The predictable scramble for job security in a time when job opportunities are vanishing inspires the usual dogged competition and reproduces the "normal" alienation from society; but also we discover an unexpected conviviality and social solidarity that has surfaced among a growing number of “victims” of the capitalist collapse. Choosing between abject schizophrenia and aimlessness or creative engagements in restructuring society, a growing number of people –particularly young people—are opting for cooperative, non-alienated relationships.

Several events are planned this week on campus at Grenoble U. by le jardin d'utopie

jeudi 20 septembre
18h00 : Soirée débat / Prostitutions : Quels enjeux actuels du débat ?
20h00 : réunion Sortir du Nucléaire 38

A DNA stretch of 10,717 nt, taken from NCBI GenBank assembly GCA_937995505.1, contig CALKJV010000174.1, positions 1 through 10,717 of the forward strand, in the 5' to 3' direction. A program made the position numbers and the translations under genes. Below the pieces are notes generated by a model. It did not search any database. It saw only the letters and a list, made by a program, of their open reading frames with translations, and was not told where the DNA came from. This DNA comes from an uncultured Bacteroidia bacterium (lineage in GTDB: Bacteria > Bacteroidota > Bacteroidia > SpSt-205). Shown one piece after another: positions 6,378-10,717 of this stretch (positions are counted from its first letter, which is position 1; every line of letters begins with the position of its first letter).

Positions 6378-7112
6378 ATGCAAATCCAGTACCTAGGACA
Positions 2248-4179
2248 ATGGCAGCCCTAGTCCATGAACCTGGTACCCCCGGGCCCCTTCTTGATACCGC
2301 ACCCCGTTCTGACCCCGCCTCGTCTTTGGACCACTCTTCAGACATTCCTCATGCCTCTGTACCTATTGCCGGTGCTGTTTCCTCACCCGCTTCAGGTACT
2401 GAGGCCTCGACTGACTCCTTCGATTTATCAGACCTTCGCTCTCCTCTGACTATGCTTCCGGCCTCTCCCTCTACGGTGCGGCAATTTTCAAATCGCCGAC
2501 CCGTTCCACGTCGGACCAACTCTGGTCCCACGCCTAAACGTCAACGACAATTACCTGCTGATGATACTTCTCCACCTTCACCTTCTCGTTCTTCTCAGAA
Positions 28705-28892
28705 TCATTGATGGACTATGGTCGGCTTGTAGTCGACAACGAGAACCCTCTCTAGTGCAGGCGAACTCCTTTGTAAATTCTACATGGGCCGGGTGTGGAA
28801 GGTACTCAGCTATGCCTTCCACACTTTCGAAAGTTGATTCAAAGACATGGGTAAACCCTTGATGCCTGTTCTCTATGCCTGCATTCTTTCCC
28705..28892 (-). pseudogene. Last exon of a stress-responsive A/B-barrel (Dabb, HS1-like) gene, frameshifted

vendredi 21 septembre
20h00 : « Laissons le pétrole sous la terre ! L’initiative Yasuní-ITT en Équateur »
samedi 22 septembre
14h30 : Après-midi pour les sans-papiers
16h00 : Goûter-apéro de rentrée de la BAF
20h00 : La nuit du ciné club d’Antigone
lundi 24 septembre
16h00 : permanance de la bibliothèque féministe
la suite | le calendrier

And next month, L’Association Entropie has organized a four-day conference on the Grenoble campus :

“Vivre L’Utopie”.
or more details please see: http://vivrelutopie.free.fr/

The 6 items below may inspire CEIMSA readers to make new discoveries of hidden qualities in old relationships, within the global system we are now enduring, and to invent new means by which these relationships can be developed.

Item A., sent to us by George Kenney, of Electric Politics, is an audio interview with Chuck Thompson, author of Better Off Without 'Em: A Northern Manifesto for Southern Secession.